F. Scott Fitzgerald Society Conference
Nov 6th - 10th, 2013
4. Special Topic Panel: World War I in Montgomery, Alabama
(Friday afternoon, 4:30-5:30 p.m.)
This breakout session will explore the Great War background of "The Last of the Belles" and other glimpses in the Fitzgeralds' work of the interaction between belles and soldiers. Moderated by historian Dan Puckett of Troy University, the panel will feature three great speakers: Marty Olliff, also of Troy and editor of The Great War in the Heart of Dixie, will speak on "Military Bases in Alabama." Montgomery historian and local treasure Mary Ann Neely will illuminate "The Montgomery Homefront," while Professor Howard Robinson of Alabama State University will address the overlooked subject of "African American Experiences." This will be a great opportunity to learn about the history of the Great War as it affected the South.
|Mary Ann Neely||Marty Olliff|
5. Lee Smith, Guests on Earth Reading and Booksigning
(Friday, Nov 8th at 8 p.m., Troy University Montgomery)
|We are delighted that one of the South's leading literary lights-and one of America's greatest living writers-is joining us to celebrate the publication of her latest novel. Fans know Lee Smith as the author of classics such as Fair and Tender Ladies, Saving Grace, and On Agate Hill. Her latest novel, Guests on Earth, will be published in October, just in time for the conference, and Ms. Smith and her publisher, Algonquin Books of Chapel Hill, have graciously scheduled her Montgomery stop to coincide with our fête. This event will be free and open to the public. Guests on Earth takes place in Asheville, North Carolina, and figures around the horrific events of March 10-11, 1948 at Highland Home. HERE the author offers a preview of the plot and some of her motivations for tackling the story. Below is a description of the book:|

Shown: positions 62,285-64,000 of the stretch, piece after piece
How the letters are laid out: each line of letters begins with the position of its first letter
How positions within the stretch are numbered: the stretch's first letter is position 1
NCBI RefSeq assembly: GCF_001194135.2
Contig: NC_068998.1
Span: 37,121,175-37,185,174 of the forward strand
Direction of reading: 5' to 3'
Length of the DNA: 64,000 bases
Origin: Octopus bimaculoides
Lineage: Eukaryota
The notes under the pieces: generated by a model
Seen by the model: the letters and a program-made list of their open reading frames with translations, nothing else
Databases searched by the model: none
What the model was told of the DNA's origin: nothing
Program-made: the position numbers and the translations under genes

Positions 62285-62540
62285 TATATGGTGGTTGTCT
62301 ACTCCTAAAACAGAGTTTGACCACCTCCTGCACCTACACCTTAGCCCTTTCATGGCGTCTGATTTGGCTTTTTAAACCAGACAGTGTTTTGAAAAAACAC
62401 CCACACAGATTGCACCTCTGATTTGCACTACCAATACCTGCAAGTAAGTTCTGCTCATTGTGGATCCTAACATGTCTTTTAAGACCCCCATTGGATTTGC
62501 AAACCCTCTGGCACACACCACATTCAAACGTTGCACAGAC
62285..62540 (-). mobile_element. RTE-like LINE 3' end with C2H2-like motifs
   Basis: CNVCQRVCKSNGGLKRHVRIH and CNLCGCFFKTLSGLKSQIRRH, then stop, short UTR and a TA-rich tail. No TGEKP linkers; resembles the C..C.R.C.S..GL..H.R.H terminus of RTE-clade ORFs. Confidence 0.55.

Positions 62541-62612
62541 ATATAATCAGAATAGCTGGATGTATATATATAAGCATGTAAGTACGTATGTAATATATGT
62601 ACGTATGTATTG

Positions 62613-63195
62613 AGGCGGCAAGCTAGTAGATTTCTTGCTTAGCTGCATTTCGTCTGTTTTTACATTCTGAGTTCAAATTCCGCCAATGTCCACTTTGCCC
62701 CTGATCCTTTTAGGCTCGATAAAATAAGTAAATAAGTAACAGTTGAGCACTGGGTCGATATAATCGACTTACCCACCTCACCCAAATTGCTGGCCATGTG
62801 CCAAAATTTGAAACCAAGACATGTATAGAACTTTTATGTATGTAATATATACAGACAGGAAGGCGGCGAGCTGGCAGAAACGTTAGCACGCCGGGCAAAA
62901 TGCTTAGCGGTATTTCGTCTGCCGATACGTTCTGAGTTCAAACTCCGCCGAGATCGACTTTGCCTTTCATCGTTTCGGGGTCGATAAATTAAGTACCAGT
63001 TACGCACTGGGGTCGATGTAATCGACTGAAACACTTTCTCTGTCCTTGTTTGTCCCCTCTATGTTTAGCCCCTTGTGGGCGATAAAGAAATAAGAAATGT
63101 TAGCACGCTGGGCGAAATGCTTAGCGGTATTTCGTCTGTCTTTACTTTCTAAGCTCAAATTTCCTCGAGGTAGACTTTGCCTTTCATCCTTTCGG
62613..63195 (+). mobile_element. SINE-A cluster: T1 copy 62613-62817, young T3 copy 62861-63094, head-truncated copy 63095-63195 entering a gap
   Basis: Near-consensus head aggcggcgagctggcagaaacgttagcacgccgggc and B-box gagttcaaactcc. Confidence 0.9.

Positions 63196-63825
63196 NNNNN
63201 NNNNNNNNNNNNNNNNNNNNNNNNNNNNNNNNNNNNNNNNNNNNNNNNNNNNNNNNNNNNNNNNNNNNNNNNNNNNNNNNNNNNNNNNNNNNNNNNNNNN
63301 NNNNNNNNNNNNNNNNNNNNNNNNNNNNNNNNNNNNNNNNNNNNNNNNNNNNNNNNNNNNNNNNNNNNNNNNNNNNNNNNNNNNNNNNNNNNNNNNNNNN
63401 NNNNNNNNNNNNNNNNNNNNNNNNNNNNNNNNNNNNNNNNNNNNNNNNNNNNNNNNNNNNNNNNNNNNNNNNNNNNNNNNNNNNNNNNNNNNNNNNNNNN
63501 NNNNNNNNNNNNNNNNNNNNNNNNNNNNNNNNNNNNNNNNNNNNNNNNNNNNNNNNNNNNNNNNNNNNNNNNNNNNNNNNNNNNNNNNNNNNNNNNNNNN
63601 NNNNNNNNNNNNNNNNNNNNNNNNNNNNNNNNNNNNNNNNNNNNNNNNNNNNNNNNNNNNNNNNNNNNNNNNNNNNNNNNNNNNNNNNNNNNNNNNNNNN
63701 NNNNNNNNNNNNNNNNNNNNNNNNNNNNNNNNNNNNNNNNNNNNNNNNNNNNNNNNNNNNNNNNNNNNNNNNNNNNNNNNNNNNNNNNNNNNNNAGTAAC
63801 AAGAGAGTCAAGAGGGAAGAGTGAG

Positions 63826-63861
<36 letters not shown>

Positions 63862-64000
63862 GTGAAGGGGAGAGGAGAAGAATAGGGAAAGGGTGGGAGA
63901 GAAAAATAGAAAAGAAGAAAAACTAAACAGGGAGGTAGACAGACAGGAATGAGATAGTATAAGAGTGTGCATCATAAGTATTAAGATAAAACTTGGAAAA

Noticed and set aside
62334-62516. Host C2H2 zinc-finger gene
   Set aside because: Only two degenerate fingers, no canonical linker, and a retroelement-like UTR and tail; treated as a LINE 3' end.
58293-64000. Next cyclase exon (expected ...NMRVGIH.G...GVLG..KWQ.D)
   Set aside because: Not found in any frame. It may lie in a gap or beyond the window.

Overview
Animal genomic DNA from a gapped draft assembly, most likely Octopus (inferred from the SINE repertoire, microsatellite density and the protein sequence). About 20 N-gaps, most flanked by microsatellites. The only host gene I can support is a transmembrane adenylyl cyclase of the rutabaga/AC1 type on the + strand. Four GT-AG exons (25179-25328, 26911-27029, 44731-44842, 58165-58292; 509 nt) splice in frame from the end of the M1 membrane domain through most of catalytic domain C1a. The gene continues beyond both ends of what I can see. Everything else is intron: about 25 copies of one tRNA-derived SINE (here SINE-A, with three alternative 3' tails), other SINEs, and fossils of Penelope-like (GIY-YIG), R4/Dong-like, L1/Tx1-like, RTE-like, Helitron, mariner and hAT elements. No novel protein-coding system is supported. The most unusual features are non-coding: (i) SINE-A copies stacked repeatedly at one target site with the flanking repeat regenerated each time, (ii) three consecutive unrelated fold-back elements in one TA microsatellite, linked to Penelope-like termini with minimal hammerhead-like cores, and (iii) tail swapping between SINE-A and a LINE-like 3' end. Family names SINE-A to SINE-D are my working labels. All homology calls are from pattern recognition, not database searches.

Evalina Toussaint, the orphaned child of an exotic dancer in New Orleans, is just thirteen when she is admitted to Highland Hospital in Asheville, North Carolina. The year is 1936 and the mental hospital is under the direction of celebrated psychiatrist, Robert S. Carroll. His innovative program of treatment for mental and nervous disorders and addictions is based on exercise, diet, art and occupational therapies, and experimental shock therapy.
Evalina finds herself in the company of some notable fellow patients, including Zelda Fitzgerald, estranged wife of F. Scott, who takes the young piano prodigy under her wing. Evalina becomes the accompanist for the musical programs at the hospital. This provides privileged insight into the events that transpire over the next 12 years, culminating in a tragic fire-its mystery unsolved to this day-that killed nine women in a locked ward, Zelda among them. At the risk of Dr. Carroll's ire and at all costs, Evalina listens, observes, remembers-and tells us everything.